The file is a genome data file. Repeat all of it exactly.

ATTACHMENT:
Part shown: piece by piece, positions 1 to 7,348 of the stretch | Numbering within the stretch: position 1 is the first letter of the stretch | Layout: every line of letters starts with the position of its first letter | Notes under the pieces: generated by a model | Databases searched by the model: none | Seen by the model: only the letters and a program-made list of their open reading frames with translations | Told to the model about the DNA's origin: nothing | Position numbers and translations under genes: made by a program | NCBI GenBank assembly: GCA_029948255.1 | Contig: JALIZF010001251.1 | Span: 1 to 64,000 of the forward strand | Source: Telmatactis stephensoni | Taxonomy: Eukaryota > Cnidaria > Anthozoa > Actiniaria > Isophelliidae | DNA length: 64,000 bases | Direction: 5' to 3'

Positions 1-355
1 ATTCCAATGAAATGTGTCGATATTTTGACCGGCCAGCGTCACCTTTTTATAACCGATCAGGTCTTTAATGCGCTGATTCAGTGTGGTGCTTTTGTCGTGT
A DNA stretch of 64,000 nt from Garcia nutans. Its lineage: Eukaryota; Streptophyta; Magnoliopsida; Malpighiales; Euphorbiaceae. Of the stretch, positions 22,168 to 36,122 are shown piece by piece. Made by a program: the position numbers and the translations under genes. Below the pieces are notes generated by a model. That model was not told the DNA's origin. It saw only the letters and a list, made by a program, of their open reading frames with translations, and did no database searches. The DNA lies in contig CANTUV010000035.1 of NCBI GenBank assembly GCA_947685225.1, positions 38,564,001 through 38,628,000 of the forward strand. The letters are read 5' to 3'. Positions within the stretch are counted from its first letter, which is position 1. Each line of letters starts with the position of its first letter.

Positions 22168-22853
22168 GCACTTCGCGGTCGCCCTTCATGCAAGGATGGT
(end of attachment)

Part shown: piece by piece, positions 1 to 7,348 of the stretch | Numbering within the stretch: position 1 is the first letter of the stretch | Layout: every line of letters starts with the position of its first letter | Notes under the pieces: generated by a model | Databases searched by the model: none | Seen by the model: only the letters and a program-made list of their open reading frames with translations | Told to the model about the DNA's origin: nothing | Position numbers and translations under genes: made by a program | NCBI GenBank assembly: GCA_029948255.1 | Contig: JALIZF010001251.1 | Span: 1 to 64,000 of the forward strand | Source: Telmatactis stephensoni | Taxonomy: Eukaryota > Cnidaria > Anthozoa > Actiniaria > Isophelliidae | DNA length: 64,000 bases | Direction: 5' to 3'

Positions 1-355
1 ATTCCAATGAAATGTGTCGATATTTTGACCGGCCAGCGTCACCTTTTTATAACCGATCAGGTCTTTAATGCGCTGATTCAGTGTGGTGCTTTTGTCGTGT
A DNA stretch of 64,000 nt from Garcia nutans. Its lineage: Eukaryota; Streptophyta; Magnoliopsida; Malpighiales; Euphorbiaceae. Of the stretch, positions 22,168 to 36,122 are shown piece by piece. Made by a program: the position numbers and the translations under genes. Below the pieces are notes generated by a model. That model was not told the DNA's origin. It saw only the letters and a list, made by a program, of their open reading frames with translations, and did no database searches. The DNA lies in contig CANTUV010000035.1 of NCBI GenBank assembly GCA_947685225.1, positions 38,564,001 through 38,628,000 of the forward strand. The letters are read 5' to 3'. Positions within the stretch are counted from its first letter, which is position 1. Each line of letters starts with the position of its first letter.

Positions 22168-22853
22168 GCACTTCGCGGTCGCCCTTCATGCAAGGATGGT